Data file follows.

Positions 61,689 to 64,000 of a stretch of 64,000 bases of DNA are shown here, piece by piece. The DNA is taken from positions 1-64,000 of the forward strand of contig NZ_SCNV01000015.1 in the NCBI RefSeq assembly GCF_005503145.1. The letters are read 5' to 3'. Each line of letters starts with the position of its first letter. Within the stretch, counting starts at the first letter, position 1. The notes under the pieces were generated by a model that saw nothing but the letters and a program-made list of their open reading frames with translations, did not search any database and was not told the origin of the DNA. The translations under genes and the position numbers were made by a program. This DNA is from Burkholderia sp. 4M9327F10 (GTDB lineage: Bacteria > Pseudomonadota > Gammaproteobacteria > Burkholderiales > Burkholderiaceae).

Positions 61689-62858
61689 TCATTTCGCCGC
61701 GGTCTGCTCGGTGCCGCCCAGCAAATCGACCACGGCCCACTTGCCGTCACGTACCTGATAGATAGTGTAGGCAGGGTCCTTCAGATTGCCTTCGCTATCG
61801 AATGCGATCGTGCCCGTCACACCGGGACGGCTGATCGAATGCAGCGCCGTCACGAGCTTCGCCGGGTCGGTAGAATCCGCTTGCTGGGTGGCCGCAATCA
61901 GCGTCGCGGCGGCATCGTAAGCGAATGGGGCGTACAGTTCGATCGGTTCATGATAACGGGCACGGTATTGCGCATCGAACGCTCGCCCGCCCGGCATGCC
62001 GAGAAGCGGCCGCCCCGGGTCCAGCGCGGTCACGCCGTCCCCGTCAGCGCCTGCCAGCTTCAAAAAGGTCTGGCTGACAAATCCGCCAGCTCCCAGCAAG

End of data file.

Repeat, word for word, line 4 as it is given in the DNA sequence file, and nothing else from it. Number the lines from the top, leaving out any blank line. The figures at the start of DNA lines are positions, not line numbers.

61701 GGTCTGCTCGGTGCCGCCCAGCAAATCGACCACGGCCCACTTGCCGTCACGTACCTGATAGATAGTGTAGGCAGGGTCCTTCAGATTGCCTTCGCTATCG